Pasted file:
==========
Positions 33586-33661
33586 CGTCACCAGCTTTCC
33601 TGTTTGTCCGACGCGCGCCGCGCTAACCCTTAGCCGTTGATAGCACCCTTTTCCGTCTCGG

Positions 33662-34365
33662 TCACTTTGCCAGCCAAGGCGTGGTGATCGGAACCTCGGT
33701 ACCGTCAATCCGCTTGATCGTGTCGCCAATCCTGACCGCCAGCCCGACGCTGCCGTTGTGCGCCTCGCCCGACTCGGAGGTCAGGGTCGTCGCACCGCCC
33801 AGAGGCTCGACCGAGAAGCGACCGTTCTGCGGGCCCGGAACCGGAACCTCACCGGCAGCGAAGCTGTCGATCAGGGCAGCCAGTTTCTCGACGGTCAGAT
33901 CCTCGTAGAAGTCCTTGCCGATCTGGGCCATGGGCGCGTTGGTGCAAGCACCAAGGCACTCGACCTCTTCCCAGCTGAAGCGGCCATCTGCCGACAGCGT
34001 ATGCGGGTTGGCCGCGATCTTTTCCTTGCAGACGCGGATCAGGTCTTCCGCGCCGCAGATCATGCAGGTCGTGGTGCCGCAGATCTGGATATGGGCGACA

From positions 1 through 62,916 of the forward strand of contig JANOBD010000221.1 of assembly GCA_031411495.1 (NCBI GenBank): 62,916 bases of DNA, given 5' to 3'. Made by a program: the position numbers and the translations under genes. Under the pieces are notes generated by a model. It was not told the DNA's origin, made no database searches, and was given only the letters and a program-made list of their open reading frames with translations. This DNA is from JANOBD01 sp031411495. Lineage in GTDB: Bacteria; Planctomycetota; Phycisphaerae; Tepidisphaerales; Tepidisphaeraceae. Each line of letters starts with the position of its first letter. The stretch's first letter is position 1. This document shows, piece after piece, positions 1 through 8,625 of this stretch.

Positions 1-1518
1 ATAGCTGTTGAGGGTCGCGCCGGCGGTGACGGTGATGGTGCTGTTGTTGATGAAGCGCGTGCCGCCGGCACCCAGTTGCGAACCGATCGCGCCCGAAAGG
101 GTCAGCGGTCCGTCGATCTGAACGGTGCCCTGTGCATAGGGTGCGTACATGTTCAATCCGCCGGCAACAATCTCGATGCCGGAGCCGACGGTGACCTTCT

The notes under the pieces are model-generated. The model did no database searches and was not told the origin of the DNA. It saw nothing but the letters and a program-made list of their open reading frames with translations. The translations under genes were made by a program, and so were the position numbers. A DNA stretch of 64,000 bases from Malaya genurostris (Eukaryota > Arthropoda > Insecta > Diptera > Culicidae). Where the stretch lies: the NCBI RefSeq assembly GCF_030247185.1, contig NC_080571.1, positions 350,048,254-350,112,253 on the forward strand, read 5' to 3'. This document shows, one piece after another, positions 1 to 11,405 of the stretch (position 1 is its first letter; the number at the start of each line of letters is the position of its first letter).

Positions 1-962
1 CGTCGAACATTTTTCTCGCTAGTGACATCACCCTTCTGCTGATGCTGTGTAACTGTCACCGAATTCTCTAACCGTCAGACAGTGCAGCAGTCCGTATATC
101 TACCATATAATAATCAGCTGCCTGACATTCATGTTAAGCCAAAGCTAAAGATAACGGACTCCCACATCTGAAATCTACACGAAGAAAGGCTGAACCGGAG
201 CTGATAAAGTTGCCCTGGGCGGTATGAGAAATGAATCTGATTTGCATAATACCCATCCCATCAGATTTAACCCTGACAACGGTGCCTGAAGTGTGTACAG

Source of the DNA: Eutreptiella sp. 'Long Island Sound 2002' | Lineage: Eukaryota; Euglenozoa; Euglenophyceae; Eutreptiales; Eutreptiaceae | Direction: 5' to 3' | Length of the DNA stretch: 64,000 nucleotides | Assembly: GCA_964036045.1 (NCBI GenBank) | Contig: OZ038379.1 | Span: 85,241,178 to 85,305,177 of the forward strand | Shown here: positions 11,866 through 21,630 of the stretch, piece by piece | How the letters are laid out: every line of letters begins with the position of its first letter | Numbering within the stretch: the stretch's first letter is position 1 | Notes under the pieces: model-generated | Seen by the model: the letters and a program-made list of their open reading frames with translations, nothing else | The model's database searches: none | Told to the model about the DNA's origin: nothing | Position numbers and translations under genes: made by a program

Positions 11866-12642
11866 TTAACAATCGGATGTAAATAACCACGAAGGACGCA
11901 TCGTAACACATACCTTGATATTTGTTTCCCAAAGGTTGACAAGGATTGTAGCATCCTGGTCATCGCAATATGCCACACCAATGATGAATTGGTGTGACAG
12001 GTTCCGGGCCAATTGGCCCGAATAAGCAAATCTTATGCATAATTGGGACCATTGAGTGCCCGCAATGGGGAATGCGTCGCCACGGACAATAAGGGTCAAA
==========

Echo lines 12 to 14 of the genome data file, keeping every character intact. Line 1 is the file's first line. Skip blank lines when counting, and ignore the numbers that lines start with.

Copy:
1 ATAGCTGTTGAGGGTCGCGCCGGCGGTGACGGTGATGGTGCTGTTGTTGATGAAGCGCGTGCCGCCGGCACCCAGTTGCGAACCGATCGCGCCCGAAAGG
101 GTCAGCGGTCCGTCGATCTGAACGGTGCCCTGTGCATAGGGTGCGTACATGTTCAATCCGCCGGCAACAATCTCGATGCCGGAGCCGACGGTGACCTTCT

The notes under the pieces are model-generated. The model did no database searches and was not told the origin of the DNA. It saw nothing but the letters and a program-made list of their open reading frames with translations. The translations under genes were made by a program, and so were the position numbers. A DNA stretch of 64,000 bases from Malaya genurostris (Eukaryota > Arthropoda > Insecta > Diptera > Culicidae). Where the stretch lies: the NCBI RefSeq assembly GCF_030247185.1, contig NC_080571.1, positions 350,048,254-350,112,253 on the forward strand, read 5' to 3'. This document shows, one piece after another, positions 1 to 11,405 of the stretch (position 1 is its first letter; the number at the start of each line of letters is the position of its first letter).